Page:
Thomas F. Albrecht grew up on a small dairy farm in Pleasant Valley, New York. His extensive experience in mechanics would lead him to a career in the Air Force, where he worked in the nuclear field before becoming an aircraft mechanic, flying all over the world. After receiving his commission and supporting recovery efforts during 9-11, he worked at US Central Command Headquarters and then for the Joint Staff at the Pentagon, before moving on to Air Force Reserve Command Headquarters. Through his many interests, he earned his private pilot’s license, a black belt in Tae Kwon Do, two Masters Degrees and certification as a firefighter while volunteering at his local fire department. He now lives in Georgia with his wife and their two younger sons; their oldest son is currently attending USF.
Rise of Humanity
by Thomas Albrecht
Rise of Humanity
by Thomas Albrecht
Published Feb 28, 2019
Genre: FICTION / Action & Adventure
Can One Man Save Mankind from a Doomed Planet…FAR BEYOND THE CHALLENGES NOAH ENDURED?
Living on his family’s farm in Nebraska, John Shepherd and his wife Jackie know humanity’s days are numbered. Despite battling with depression and the tragic end of his military career, John’s fighter-pilot spirit is strong, and he can’t afford to stand by and watch an unbelieving world as they face a global disaster that is less than three years away. With dreams haunted by images of war, and now by a divine calling, he knows that his Maker is counting on him to build a colossal craft capable of carrying its passengers through space on an uncertain trek in search of a new home. Failure at any stage will lead to cataclysmic death, but John can’t give in to fear, with the horrors of Earth’s destruction hurtling toward mankind with inescapable vengeance. Travel with John as he sets out on an unpopular, righteous path to build a lifeboat for a select few—human, plant, and animal—to journey through space on an epic pilgrimage. Will he be able to convince a blind world that he can offer salvation from the apocalypse? Rise of Humanity is the first book in the Shepherd’s Salvation saga.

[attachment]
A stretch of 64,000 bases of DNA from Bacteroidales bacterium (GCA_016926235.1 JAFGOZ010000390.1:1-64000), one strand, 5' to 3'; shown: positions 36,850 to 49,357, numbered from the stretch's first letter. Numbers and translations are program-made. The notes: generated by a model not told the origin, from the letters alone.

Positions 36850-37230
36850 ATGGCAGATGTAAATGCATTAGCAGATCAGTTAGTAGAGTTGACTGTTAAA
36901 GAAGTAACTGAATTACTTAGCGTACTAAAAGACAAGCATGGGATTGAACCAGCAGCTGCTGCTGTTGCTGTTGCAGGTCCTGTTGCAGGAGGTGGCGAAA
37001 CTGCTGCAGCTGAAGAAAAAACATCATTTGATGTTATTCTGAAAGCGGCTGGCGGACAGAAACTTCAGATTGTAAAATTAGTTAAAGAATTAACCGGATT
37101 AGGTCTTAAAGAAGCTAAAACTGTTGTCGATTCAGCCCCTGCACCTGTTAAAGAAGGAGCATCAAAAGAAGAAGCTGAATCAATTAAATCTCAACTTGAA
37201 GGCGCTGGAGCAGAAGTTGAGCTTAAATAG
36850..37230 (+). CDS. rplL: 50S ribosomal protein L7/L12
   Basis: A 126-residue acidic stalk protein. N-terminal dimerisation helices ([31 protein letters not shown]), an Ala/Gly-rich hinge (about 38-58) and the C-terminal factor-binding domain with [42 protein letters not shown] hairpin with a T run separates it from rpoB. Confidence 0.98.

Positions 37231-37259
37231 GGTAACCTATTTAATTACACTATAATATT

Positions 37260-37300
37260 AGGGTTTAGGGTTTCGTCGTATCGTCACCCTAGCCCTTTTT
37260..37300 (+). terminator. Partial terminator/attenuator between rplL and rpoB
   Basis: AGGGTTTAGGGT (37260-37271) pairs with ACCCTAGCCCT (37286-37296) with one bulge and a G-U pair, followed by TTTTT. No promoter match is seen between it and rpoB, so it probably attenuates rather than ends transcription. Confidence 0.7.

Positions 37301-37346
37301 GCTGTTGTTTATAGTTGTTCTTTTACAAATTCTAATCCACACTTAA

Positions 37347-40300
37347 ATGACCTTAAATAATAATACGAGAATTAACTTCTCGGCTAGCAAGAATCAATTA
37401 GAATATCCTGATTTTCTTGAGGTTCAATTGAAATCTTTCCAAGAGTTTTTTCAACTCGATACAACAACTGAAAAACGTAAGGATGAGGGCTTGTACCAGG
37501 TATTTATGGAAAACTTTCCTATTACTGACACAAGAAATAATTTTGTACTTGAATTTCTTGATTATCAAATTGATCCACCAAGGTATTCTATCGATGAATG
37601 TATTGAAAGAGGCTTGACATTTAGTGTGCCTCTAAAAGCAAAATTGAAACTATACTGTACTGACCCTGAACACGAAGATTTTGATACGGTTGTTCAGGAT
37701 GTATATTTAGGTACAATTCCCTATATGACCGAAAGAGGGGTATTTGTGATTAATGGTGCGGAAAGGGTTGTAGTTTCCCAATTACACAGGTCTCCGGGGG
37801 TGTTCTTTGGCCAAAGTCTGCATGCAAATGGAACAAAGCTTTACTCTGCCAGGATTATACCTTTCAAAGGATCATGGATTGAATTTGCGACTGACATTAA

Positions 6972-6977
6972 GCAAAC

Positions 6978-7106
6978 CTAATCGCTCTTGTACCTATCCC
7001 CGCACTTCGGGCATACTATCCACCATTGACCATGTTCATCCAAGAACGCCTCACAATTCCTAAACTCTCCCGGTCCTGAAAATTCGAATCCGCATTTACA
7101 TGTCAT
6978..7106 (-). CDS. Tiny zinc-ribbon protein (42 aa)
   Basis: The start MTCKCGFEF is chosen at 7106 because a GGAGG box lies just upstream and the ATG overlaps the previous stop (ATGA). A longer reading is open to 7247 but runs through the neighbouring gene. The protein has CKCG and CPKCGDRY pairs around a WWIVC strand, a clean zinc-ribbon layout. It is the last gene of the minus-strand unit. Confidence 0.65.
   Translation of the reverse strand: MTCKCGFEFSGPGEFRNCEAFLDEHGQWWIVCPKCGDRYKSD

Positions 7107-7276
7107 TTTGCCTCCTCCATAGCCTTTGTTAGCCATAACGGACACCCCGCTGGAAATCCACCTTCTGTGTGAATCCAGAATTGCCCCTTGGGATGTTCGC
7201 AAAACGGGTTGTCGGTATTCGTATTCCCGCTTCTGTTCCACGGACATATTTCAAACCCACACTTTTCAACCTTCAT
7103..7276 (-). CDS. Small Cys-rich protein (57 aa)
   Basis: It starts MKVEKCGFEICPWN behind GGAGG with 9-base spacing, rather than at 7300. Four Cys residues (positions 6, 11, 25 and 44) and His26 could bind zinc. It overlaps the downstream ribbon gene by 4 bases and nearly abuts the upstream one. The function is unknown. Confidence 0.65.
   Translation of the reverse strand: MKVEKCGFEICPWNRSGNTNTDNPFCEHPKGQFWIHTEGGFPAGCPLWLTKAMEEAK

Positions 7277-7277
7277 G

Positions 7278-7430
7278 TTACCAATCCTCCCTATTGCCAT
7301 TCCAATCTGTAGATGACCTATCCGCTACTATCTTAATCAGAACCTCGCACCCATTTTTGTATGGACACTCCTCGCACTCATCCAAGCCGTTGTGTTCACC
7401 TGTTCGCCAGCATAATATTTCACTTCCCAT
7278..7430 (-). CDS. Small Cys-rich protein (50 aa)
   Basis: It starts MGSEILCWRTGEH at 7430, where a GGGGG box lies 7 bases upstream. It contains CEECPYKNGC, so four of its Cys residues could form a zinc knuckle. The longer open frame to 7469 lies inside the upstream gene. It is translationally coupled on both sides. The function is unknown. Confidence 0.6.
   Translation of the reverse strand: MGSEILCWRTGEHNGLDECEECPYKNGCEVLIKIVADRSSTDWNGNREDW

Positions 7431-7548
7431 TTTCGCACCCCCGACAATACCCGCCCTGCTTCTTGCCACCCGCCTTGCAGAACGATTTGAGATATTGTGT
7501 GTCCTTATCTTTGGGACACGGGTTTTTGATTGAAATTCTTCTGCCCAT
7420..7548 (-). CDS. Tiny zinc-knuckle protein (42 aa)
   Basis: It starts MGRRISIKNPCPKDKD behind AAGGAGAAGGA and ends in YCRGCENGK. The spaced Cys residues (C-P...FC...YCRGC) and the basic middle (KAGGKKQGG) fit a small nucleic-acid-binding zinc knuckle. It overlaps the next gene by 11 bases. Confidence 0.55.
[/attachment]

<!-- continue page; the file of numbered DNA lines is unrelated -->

Daily morning briefings were a part of the team’s routine. Even those unfamiliar with the military-inspired practice soon began to look forward to the ritual. At least twice per week, Oscar would join the briefings from his Florida location. On the occasions when he appeared in the morning briefings by video link, the team could both hear the excitement in Oscar’s voice and see it plainly on his face. The construction of the warp drives was proceeding ahead of schedule. It was as if the element both Eli and John had the greatest theoretical concerns about was the least of their actual worries. Oscar had even done a fairly admirable job of teaching the team in Sidney some of the more rudimentary principles of how an electromagnetic, or warp, engine functioned. Oscar’s Florida-based team of rocket scientists definitely appeared to be on top of their game. Over the past several weeks, John had even allowed himself to relax a bit when it came to worrying about the progress of the engines. The Ark would require two warp engines to propel it in space. After fourteen months of construction, the engines were nearing completion. John and Eli had flown out a handful of times in the past year to meet with Oscar and his team. Oscar’s knowledge of rocket science was outstanding, and the design and construction of the warp drive engines were his brainchild. Arrangements to have the completed engines shipped to Nebraska were already underway. However, hurricane season was coming and that worried Oscar, Eli, and John, who knew all too well the dangers. The Atlantic hurricane season lasts for six months. It begins in June and ends as the month of November closes. Even with six months of possible peril, the chances of a major tropical disturbance making landfall in Florida, even a merely glancing meteorological blow, is about a once-in-a-decade event. Oscar’s team was on pace to finish construction just as hurricane season would be starting. Getting the engines finished and away from the potential path of a hurricane looked as if it should occur both ahead of schedule and any weather-related danger. Unfortunately for the NOAH Institute, the meteorological reality of the earth’s impending demise decided it was time to impose itself on the team’s best laid plans. As far back as reliable records of storms could be referenced, there hadn’t been any major Atlantic hurricanes prior to the calendar’s flipping to May that struck Florida. June would typically be the absolute earliest in the year when the waters of the southern Atlantic and the Caribbean would become warm enough to allow a significant system to spin up and then to sustain such a storm. That impressive streak was about to come to a sudden, surprising, ill-timed end.